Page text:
Professor Ball says that Bernanke was persuaded by the economic analysis presented by Fed staff, notably Vincent Reinhart, at the critical FOMC meeting. This rejected the nuclear options on the grounds that they would "smack of desperation”, and "would change how we are viewed by the markets”. Subsequent joint speeches by Bernanke and Reinhart show that the future chairman quickly adopted the Reinhart view, clearly persuaded by the Fed staff’s analysis.
Gary Player used to say that many golfers suffer from "paralysis by analysis”. Perhaps this also applies to the Fed chairman. Professor Ball says that he was too easily influenced by the "groupthink” which was such an unfortunate feature of the Greenspan Fed, a condition which was exacerbated by his "shy and retiring” personality. But this gives little credit to Bernanke’s unparalleled knowledge of monetary policy at the zero bound, and his willingness to adopt audacious measures in the crisis of 2008.
I prefer an alternative explanation, which is that Bernanke was persuaded in 2003 that the nuclear options were simply too risky for the Fed to adopt, except in extreme conditions where Irving Fisher-style debt deflation was gripping the economy. In the Japanese example, that seemed to be the case from 2000-03, when deflation took hold. In the US examples of 2003/04 and after 2008, unconventional policy was intended to prevent deflation from occurring, and so far it has succeeded in doing so. It did not need to go nuclear.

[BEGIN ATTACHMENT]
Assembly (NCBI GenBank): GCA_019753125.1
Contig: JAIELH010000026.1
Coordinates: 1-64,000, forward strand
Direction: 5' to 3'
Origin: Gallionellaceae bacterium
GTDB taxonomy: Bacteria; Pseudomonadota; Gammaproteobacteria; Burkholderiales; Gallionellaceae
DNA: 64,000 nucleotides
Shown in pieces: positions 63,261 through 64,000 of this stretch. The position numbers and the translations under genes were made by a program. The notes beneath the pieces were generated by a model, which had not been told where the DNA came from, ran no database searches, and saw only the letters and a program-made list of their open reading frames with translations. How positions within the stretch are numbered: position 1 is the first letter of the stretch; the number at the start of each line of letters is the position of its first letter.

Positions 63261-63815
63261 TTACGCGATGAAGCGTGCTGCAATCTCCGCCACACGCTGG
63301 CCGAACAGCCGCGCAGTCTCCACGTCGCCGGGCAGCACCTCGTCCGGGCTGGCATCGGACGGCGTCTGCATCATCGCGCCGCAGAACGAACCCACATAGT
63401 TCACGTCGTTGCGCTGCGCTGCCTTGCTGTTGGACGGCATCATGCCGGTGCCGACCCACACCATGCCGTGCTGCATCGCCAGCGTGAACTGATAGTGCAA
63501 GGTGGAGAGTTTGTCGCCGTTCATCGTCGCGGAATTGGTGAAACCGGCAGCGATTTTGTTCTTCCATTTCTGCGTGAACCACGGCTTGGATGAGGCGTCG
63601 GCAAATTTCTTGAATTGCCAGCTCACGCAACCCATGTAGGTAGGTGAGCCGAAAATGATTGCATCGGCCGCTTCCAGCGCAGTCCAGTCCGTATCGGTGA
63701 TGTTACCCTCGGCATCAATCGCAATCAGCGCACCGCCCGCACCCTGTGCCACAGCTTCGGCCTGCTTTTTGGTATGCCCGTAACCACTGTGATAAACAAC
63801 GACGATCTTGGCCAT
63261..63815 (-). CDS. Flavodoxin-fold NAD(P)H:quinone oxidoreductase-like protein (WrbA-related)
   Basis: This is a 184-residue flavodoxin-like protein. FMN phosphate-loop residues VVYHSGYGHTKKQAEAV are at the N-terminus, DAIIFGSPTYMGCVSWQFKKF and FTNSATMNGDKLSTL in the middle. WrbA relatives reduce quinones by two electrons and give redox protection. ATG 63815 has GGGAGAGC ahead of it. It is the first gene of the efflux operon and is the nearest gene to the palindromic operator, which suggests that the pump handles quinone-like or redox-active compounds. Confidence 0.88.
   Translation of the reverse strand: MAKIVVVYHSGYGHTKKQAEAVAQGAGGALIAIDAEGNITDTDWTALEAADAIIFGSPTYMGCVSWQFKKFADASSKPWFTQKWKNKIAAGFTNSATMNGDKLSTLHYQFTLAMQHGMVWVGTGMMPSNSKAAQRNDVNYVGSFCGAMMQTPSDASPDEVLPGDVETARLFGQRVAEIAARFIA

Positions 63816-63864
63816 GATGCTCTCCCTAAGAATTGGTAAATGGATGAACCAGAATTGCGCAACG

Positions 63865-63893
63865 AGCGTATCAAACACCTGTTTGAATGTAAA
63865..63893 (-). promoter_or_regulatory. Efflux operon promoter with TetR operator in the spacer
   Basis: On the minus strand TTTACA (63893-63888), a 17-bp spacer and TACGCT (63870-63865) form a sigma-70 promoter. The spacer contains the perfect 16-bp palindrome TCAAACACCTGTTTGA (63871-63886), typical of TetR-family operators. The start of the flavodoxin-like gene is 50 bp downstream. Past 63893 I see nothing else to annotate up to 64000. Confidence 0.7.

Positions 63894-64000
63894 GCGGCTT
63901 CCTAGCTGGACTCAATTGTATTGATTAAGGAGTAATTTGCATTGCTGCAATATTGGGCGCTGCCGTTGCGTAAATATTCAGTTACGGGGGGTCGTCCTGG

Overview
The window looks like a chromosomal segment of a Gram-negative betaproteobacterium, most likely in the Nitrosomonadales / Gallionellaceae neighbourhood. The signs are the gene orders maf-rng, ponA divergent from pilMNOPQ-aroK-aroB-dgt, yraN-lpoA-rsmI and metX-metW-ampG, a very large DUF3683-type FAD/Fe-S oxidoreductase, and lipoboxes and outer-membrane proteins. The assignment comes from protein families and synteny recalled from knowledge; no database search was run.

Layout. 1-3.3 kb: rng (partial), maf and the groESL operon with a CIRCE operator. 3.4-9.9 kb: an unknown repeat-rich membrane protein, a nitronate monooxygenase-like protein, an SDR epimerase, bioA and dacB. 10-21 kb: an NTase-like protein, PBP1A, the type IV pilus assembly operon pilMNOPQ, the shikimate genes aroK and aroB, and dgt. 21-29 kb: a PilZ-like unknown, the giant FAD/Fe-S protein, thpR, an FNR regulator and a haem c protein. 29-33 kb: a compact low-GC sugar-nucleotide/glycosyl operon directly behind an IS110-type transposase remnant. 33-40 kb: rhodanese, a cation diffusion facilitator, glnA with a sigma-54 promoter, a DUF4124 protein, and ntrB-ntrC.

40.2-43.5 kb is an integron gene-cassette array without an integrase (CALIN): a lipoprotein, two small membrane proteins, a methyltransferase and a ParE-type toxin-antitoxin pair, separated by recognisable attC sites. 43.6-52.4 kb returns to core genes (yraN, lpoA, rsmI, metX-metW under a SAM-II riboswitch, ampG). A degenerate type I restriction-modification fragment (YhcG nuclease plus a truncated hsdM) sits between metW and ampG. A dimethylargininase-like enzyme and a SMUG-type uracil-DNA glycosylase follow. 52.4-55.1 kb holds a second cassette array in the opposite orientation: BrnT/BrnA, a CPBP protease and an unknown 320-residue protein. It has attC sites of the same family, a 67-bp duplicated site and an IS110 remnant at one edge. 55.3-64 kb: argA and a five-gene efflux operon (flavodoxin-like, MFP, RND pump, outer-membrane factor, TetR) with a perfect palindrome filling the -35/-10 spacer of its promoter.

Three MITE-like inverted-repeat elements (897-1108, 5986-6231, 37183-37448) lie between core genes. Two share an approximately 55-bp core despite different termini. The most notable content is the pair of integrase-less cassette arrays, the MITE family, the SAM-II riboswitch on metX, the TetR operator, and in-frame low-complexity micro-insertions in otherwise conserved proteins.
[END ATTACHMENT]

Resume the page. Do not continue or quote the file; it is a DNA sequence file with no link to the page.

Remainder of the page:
There is also another possibility, which is that Bernanke’s view of the Japanese experience in 2000-03 may look rather different with a decade of additional hindsight. At the time, Bernanke said that the output gap in Japan was around 14 per cent, which justified emergency monetary action. That estimate was made by comparing actual GDP with the long-term trendline extrapolated from the 1980s onwards. But it now seems more likely that the Japanese trendline broke downwards in the late 1980s, so the output gap might not have been as large as was once thought.
I have no evidence for this, but it is possible that Bernanke believes that there is also some doubt about whether the GDP trendline line in the US can be safely extrapolated from pre-2007 experience.
Faced with this uncertainty about the GDP trendline and therefore the output gap, he has latched onto an explicit inflation target to tell him whether to ease or tighten policy. If inflation projections do fall below target, then any further Fed easing would probably remain within the range of non nuclear options which have been used so far.
What I have concluded from Professor Ball’s analysis is that the famous "Bernanke menu” of policy options is not a continuum at all. He would only press the nuclear button if the economy were threatened with outright deflation, which is a long way from here.
Copyright The Financial Times Limited 2012.